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Status Review of Coho Salmon Populations in Scott and Waddell Creeks, Santa Cruz County, California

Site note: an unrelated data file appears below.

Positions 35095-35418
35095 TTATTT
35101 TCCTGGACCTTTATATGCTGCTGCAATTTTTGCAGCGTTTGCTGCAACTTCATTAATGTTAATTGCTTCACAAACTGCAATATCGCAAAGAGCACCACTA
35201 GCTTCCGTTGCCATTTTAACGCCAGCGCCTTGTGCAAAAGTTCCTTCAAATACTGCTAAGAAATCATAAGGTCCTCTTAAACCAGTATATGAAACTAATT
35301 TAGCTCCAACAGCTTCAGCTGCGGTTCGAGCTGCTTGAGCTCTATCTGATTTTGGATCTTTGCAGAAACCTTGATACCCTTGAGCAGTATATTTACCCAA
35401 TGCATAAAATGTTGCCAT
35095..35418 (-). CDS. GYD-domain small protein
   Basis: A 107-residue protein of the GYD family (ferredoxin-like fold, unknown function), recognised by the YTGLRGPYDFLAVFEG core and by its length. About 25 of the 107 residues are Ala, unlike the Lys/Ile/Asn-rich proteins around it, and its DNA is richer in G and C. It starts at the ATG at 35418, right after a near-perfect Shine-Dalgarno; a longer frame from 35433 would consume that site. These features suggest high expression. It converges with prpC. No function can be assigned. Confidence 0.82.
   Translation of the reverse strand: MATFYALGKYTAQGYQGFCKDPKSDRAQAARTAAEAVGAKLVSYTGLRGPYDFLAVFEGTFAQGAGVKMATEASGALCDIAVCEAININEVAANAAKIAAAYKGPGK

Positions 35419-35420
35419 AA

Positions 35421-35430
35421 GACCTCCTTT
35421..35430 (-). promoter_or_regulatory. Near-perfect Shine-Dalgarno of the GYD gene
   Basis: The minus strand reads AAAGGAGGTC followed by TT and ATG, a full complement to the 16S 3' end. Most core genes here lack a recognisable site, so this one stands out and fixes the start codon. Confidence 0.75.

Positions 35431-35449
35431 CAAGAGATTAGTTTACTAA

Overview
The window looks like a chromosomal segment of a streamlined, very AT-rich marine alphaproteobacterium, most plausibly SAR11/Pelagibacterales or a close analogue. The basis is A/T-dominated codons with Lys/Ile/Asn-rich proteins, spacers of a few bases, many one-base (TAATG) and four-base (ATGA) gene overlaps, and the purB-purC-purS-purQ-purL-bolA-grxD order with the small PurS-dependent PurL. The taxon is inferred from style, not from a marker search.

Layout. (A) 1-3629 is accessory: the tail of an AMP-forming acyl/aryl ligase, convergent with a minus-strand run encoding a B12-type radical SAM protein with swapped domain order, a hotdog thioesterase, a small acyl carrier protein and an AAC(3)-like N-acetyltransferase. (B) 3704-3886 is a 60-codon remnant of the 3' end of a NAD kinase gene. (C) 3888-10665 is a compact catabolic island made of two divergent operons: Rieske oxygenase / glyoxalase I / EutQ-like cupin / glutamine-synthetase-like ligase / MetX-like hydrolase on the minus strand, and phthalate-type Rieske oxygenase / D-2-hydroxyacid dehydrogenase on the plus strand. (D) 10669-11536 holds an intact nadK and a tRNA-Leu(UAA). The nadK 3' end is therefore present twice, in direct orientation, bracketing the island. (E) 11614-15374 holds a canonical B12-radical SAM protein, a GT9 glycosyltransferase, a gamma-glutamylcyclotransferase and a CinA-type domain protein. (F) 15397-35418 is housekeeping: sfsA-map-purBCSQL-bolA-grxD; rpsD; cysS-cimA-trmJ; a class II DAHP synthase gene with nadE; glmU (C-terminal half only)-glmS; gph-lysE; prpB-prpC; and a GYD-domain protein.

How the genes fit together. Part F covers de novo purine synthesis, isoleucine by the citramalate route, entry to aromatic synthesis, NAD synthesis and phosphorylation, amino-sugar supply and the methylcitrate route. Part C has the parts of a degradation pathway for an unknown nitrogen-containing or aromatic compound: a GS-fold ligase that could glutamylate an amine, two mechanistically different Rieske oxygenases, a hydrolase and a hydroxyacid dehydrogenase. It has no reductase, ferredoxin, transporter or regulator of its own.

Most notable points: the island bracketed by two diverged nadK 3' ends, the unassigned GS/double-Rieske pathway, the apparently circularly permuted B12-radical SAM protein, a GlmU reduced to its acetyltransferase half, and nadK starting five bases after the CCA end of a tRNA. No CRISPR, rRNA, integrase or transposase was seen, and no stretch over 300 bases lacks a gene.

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    Coho salmon (Oncorhynchus kisutch) are anadromous along the Pacific coast from Chamalu Bay, Mexico (Miller and Lea 1972), to Point Hope, Alaska, through the Aleutians, and from the Anadyr River, USSR, south to Hokkaido, Japan (Scott and Crossman 1973). In California, coho salmon historically used most of the accessible coastal streams from Monterey County north to the Oregon border (Hassler et al. 1991). However, coho salmon no longer occur in many streams and their numbers are greatly reduced in others (Brown and Moyle 1991). The California Advisory Committee on Salmon and Steelhead Trout (1988) found that coho salmon run sizes have decreased by 80% to 90% from the 194O's. Moyle et al. (1989) listed coho salmon as a species of special concern in California. They classified coho salmon as a Class 3 species, meaning that it is currently an uncommon species throughout much of its natural range, but formally more abundant, with pockets of abundance within its range. The American Fisheries society listed 214 native naturally spawning stocks of anadromous salmonids that are declining, and rated their risk of extinction in the near future (Nehlsen et al. 1991). California coho salmon populations south of San Francisco Bay were rated at a high risk of extinction. Currently all streams south of San Francisco Bay have lost their natural spawning populations of coho salmon, except Scott and Waddell Creeks in Santa Cruz County (Brown and Moyle 1991, Marston 1992, Smith 1992, Nelson 1993), In response to indications that the populations within Scott and Waddell Creeks are declining, the Santa Cruz County Fish and Game Advisory Commission conducted a year of investigations and three local public hearings. At the request of the Santa Cruz county Fish and Game Advisory commission, the Santa Cruz County Planning Department prepared and on March 11, 1993 submitted a petition to the National Marine Fisheries Service (NMFS) to list the coho salmon populations of Scott creek and Waddell creek as endangered (Santa Cruz County Planning Department 1993) under the U.S. Endangered Species Act (ESA or Act) of 1973 as amended (U.S.C. 1531 et seq.). On 18 June 1993, NMFS published (58 FR 33605) its intent to conduct a status review of California coho salmon stocks occurring in Scott and Waddell creeks. This report summarizes this status review of coho salmon in Scott and Waddell Creeks conducted by the NMFS Southwest Region.
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